November 18, 2022 | David F. Coppedge

JWST Finds Un-Big-Banged Galaxies

Astronomers were surprised to find
disk galaxies older than they should be

 

According to the Big Bang theory, it was supposed to take a long time for the first stars to form, and then for the first mature galaxies to take shape. Cosmologists expected the first galaxies to be irregular clumps of pure hydrogen stars that blew up after millions of years to form heavy elements. The next generation stars were supposed to eventually coalesce into mature disk galaxies like the Milky Way. Those in turn—after long ages—evolved into elliptical galaxies, the story goes. Here’s what they found instead. Notice the exclamations of surprise.

JWST spots some of the most distant galaxies ever seen (Nature News, 17 Nov 2022).

Researchers still need to confirm the distances of these galaxies by analysing the spectral properties of their light. But if initial estimates are correct, light from these objects has travelled such great distances that they appear as they did just 350 million to 450 million years after the Big Bang. Along with other recent JWST findings, these observations indicate that galaxies formed and evolved earlier in the Universe’s history than astronomers had been able to probe until now.

“It’s been a bit of a surprise that there are so many that formed so early,” says Jeyhan Kartaltepe, an astronomer at the Rochester Institute of Technology in New York. And that is challenging notions of how galaxies formed early in the Universe, she says.

Webb draws back curtain on Universe’s early galaxies (European Space Agency, 17 Nov 2022).

Researchers have found two exceptionally bright galaxies that existed approximately 300 and 400 million years after the Big Bang. Their extreme brightness is puzzling to astronomers.

The young galaxies are transforming gas into stars as fast as they can and they appear compacted into spherical or disc shapes that are much smaller than our Milky Way galaxy. The onset of stellar birth may have been just 100 million years after the Big Bang, which happened 13.8 billion years ago.

Yes, those galaxies were working fast and hard, staying overtime to get the job done. Wait; do galaxies have minds with intentions? Or have these reporters personified them in order to rescue the Big Bang theory from unexpected findings?

NASA’s Webb Draws Back Curtain on Universe’s Early Galaxies (NASA Goddard Space Flight Center, 17 Nov 2022).

These observations just make your head explode. This is a whole new chapter in astronomy. It’s like an archaeological dig, and suddenly you find a lost city or something you didn’t know about. It’s just staggering,” added Paola Santini, fourth author of the Castellano et al. GLASS-JWST paper.

“While the distances of these early sources still need to be confirmed with spectroscopy, their extreme brightnesses are a real puzzle, challenging our understanding of galaxy formation,” noted Pascal Oesch at the University of Geneva in Switzerland, second author of the Naidu et al. paper….

Erica Nelson of the University of Colorado, a member of the Naidu/Oesch team, noted that “our team was struck by being able to measure the shapes of these first galaxies; their calm, orderly disks question our understanding of how the first galaxies formed in the crowded, chaotic early universe.”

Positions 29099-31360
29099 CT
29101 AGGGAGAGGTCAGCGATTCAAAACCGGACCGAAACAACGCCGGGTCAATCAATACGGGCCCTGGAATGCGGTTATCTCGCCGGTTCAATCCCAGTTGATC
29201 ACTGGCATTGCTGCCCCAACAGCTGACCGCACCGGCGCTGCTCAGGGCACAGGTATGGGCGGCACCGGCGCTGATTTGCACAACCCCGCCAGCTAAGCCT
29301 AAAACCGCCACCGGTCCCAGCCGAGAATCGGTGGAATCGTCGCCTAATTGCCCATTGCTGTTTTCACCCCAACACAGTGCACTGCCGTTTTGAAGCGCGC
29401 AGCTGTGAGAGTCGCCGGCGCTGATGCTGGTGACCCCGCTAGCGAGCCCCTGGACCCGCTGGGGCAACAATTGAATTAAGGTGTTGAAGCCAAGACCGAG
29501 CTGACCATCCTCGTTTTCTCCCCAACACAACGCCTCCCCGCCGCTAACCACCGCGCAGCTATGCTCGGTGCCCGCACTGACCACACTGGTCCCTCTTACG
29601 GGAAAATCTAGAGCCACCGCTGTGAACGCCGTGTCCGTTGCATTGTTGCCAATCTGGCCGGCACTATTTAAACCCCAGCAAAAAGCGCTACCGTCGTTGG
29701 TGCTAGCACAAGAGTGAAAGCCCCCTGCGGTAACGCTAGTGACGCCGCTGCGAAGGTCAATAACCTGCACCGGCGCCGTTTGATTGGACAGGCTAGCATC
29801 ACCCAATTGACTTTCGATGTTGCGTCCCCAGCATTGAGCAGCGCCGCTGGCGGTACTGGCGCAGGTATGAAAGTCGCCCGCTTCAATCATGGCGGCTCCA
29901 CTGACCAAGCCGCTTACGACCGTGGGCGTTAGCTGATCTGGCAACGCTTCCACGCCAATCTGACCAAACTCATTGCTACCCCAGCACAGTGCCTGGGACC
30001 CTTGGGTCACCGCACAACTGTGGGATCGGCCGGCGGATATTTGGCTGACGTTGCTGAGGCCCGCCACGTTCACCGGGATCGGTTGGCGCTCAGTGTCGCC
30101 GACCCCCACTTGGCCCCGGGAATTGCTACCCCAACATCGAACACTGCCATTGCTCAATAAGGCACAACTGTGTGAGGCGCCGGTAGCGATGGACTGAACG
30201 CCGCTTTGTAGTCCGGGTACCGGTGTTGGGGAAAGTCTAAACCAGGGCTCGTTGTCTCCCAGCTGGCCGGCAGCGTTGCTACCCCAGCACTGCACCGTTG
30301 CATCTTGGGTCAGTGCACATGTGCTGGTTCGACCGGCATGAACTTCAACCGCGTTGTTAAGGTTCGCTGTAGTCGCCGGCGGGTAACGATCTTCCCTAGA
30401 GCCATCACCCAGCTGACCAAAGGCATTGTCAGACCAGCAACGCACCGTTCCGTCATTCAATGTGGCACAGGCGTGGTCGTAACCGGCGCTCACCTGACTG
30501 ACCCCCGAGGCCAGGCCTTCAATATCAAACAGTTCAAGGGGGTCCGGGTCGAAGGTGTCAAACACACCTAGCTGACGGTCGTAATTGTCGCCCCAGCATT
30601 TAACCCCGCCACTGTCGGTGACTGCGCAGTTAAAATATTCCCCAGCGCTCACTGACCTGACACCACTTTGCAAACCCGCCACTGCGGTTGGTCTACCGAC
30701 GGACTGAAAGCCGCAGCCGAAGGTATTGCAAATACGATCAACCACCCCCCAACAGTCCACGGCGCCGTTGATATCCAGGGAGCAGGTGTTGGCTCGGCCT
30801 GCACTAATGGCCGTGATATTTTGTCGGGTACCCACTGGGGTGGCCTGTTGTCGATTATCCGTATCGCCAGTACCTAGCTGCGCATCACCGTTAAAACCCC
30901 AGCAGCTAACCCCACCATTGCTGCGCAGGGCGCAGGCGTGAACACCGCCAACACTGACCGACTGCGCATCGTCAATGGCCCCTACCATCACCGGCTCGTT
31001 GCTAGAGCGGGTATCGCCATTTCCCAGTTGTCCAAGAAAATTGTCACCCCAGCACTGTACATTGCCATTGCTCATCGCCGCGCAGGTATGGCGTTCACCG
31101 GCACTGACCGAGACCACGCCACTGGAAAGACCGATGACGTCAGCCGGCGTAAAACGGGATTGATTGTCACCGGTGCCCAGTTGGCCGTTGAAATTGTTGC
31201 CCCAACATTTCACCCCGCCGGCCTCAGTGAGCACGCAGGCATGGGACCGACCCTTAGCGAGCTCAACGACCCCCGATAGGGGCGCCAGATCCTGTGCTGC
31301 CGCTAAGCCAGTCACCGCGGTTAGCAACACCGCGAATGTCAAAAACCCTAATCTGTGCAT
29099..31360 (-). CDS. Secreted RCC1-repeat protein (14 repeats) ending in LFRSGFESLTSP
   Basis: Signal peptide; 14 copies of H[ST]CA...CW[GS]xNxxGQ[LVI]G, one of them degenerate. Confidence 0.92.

Why are they puzzled? Why are they surprised? Because they expected a different picture. The evidence “is challenging notions” of their theories. Notions are not science. They are aspects of a worldview.

James Webb Telescope’s First Deep Field image, July 2022.

Creationists Were Not Surprised

Last month (4 Oct 2022) in his Creation Astronomy blog, Spike Psarris told about this long-standing trend of “early maturity”—disk galaxies being found closer and closer to the supposed date of the big bang. In his earlier DVD about the big bang, Our Created Universe, Psarris gave example after example of redshifts from the Hubble Space Telescope showing galaxies farther back in time. Now, the JWST has exacerbated that headache for theorists:

They were too dim to be seen with other telescopes, but they are visible to the JW. In the images above, there are many examples of this. Look at all the galaxies in the JW photo that aren’t apparent in the Hubble photo.

And a surprising number of these newly-discovered galaxies aren’t irregulars or peculiars. They’re disk galaxies.

Furthermore, some of the galaxies that were previously thought to be irregulars, are now (due to the better images) shown to be disks instead.

In fact, according to this study of a previously-studied region … there are ten times as many disk galaxies there as was previously thought. About half of the galaxies observed are disks.

This is a huge “lumpiness problem” for materialistic cosmologies (15 June 2021), as well as a time problem. It amounts to a refutation of the stated expectations of the theory.

We have been reporting on this “early maturity” theme for nearly two decades (18 Nov 2015, 18 Aug 2006, etc.; search on “early maturity” or “lumpiness problem”). Complex, mature stars and galaxies show up far “earlier than thought” repeatedly. It mirrors the same trend in planetary origins: “disk instability” theories that create almost instant planets (15 Aug 2015, 21 March 2006), and an impact that created our moon in possibly one day (4 Oct 2022). It also mirrors the same trend in biology: explosive appearance of complexity, giving Darwin far less time to work his magic through “slow and gradual” mutations and natural selection.

One might even think the evidence seems to support creation.

Note: If God’s purpose was for the stars to be visible on Day 4 of creation week to show his glory (Psalm 19:1), could he have gotten the light to Adam’s retinas in time? Read this.

Graphic by David Coppedge

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